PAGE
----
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March Glimpses


A taste of home is sweet, indeed, for one participant

Cleveland Walton hadn't bitten off a mouthful of raw sugar cane in years. So when he saw stalks for sale yesterday in the concession area on Constitution Ave, he bought two and started peeling and chewing as he walked, letting the sweet juice drip down his chin.

The 24-year-old student at Case Western Reserve University was raised in the Virgin Islands and was pleasantly surprised to find a touch of home.

Attendees could find a variety of products for sale. There were Million-Man-March candy bars, African-print hats and scarves, march T-shirts and candy-filled glass jars with "Million Man March" emblazoned on them.

D. Andre Brown, 36, of St. Louis hawked about 1,000 "atonement" gloves -- white cotton gloves at $3 a pop.

"Most people have T-shirts and caps -- we wanted something they can hold up -- white shows purity," said Mr. Brown, who works for EIB (Excellent in Better) Products and Advertising.

Imaginative vantage points from which to behold it all

From his perch on a statue at 1st and Pennsylvania, Jay Sterling, 35, of Northeast Baltimore had a terrific view of the crowd. Mr. Sterling held up a hand-written banner, "Baltimore's Best -- Million Man March." The crowd, he said, was much larger than he ever expected. "There's so much positive energy. No one thought we could do it, but we did it."

Robert Carpenter, a mechanical engineering major at Howard University, went to the top of the Washington Monument "so that I could actually look out over the top and get a feel for the march," he said.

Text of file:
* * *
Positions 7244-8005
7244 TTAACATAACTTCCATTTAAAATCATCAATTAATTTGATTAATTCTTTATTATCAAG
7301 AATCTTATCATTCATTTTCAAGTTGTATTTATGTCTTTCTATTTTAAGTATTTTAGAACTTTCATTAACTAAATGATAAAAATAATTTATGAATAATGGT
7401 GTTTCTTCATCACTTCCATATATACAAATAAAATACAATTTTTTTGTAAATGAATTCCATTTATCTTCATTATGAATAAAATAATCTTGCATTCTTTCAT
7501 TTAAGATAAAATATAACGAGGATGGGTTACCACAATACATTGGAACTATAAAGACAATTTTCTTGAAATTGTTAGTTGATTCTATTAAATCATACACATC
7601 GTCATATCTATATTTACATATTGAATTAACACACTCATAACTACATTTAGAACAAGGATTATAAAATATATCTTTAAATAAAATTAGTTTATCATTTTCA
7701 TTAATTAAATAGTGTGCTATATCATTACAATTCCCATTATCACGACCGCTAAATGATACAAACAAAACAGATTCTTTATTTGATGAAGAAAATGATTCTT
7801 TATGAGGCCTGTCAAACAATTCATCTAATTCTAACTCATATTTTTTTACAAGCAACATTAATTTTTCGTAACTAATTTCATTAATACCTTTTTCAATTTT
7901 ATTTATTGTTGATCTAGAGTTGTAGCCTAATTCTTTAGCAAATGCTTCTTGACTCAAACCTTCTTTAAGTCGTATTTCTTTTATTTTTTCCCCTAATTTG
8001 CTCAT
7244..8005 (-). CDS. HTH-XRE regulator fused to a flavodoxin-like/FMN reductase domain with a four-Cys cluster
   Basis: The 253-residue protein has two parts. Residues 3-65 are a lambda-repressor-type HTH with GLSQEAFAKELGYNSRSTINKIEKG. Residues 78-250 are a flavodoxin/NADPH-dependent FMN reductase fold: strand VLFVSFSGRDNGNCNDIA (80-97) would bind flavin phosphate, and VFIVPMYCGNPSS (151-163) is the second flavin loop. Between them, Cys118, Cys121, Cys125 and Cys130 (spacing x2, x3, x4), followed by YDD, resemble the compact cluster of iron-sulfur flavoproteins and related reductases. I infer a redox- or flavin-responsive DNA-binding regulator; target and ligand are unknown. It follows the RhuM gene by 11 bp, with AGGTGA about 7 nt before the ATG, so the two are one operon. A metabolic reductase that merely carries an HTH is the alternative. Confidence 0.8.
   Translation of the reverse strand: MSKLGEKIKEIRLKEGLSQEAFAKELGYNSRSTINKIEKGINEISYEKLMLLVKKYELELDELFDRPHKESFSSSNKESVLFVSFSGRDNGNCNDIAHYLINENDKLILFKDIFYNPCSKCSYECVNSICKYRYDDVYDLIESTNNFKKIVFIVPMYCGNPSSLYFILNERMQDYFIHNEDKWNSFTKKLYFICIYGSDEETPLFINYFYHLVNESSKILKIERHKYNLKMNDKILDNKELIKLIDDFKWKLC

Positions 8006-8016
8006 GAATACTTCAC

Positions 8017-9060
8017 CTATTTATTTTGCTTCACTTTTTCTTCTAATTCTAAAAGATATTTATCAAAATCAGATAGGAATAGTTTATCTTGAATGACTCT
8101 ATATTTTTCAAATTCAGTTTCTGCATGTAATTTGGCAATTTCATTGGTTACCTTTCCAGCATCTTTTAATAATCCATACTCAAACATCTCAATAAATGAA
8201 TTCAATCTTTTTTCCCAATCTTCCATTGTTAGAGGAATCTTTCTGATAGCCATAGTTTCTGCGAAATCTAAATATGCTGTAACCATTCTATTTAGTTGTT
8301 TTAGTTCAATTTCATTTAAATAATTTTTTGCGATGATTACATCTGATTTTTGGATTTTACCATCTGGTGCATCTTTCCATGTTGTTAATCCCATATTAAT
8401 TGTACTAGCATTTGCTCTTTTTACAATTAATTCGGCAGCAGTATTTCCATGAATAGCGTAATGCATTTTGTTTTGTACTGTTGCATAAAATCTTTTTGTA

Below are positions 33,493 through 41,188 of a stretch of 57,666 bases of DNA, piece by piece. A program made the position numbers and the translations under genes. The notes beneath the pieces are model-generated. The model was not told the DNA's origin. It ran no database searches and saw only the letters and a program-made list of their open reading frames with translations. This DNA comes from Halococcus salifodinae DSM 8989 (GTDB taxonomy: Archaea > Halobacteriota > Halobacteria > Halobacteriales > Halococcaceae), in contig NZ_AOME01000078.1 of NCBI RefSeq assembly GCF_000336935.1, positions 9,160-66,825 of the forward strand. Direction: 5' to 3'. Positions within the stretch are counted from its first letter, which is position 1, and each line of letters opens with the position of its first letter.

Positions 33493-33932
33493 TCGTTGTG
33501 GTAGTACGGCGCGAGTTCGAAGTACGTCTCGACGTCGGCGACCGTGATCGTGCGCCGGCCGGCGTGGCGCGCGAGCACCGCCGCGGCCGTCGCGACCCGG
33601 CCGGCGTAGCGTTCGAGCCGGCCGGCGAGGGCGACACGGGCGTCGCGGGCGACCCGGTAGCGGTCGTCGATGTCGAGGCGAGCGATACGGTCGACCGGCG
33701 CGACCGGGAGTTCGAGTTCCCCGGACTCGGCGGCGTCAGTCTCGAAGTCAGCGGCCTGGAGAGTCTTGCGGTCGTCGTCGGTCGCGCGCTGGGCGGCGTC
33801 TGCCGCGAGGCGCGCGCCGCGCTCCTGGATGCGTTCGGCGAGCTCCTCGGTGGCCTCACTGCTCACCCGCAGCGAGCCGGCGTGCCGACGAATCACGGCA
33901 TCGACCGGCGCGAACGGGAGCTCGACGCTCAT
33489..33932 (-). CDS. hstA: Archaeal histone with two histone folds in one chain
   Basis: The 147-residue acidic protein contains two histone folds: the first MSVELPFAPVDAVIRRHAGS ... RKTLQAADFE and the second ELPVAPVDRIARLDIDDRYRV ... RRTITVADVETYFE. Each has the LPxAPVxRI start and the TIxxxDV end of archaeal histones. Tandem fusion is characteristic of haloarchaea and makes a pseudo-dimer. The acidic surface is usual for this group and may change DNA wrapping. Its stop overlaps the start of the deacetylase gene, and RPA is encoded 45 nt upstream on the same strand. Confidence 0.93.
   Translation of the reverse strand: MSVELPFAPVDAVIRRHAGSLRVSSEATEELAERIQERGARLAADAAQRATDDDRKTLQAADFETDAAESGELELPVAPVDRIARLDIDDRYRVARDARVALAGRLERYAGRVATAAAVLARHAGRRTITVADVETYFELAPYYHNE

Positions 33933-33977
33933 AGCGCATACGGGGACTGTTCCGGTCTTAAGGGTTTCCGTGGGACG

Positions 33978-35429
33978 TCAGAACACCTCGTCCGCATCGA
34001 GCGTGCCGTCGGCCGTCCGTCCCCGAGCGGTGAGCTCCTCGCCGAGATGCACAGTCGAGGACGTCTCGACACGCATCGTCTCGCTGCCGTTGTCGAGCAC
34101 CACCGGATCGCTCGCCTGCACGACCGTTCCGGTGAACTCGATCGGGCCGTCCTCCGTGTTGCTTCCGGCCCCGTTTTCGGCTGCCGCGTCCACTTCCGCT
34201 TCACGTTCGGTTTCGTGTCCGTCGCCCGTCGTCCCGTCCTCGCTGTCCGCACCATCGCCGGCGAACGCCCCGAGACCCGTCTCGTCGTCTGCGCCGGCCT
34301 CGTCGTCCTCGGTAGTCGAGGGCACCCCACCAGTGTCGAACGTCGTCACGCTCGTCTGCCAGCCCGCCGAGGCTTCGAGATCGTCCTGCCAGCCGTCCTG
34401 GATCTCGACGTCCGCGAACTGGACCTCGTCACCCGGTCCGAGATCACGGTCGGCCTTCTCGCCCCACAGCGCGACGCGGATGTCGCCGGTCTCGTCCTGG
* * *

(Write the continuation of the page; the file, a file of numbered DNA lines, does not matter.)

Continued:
Mr. Carpenter, 24, missed two classes to attend. "Class was out of the question," he said.

Illinois eighth-graders are wowed by marchers

In the second week of every October since 1977, the Rev. Roy Bauer has taken his eighth-grade class at St. Peter's School in Quincy, Ill., to Washington, D.C.

He arrived in the nation's capital yesterday with 48 students -- they visited Ford's Theatre, the Naval Museum and the American and Natural History museums. But the youngsters learned more outside, at the Million Man March.

"I've never seen anything like it," said Kyle Venvertloh, 13, the class president. "This march will definitely stand out."

'Manhood training' for Malcolm X Elementary

The students from Malcolm X Elementary School of Southeast Washington strode across The Mall in their red sweaters and ties, carrying their school banners.

They had one question for chaperon Charles Robinson: "When do we start marching?"

Mr. Robinson and others explained to them that they were a part of something greater, something larger.

"I wanted them to see responsible African-American men in action," said Principal John Pannell. "Manhood training starts at this age. We can't wait until they are 15, 16 to teach them responsibility."

Visitor from Australia is surprised and impressed

Megan Small was stunned when she stepped off the tour bus and onto The Mall.

"We would never see this many people in Australia," said the airline worker from Sydney.

"America's supposed to be the great democracy of the world, and here you see it in progress," she said.

"That's all part of what America is."

A moment to treasure after a brush with vandals

Lester Courtney nearly missed the march. His caravan of buses from St. Louis was among the ones vandalized over the weekend -- luggage doors torn off and windows smashed.

For a while he wasn't sure he would make it, but the trip was delayed only three hours, and he arrived at 11 a.m.

Mr. Courtney, 41, said the march turned out to be even more than he had expected.

This is something I want to tell my grandchildren," he said. "This is a turning point for black people in America.

"I wish white America would take this in the right spirit. This is nothing against them, this is something for us."

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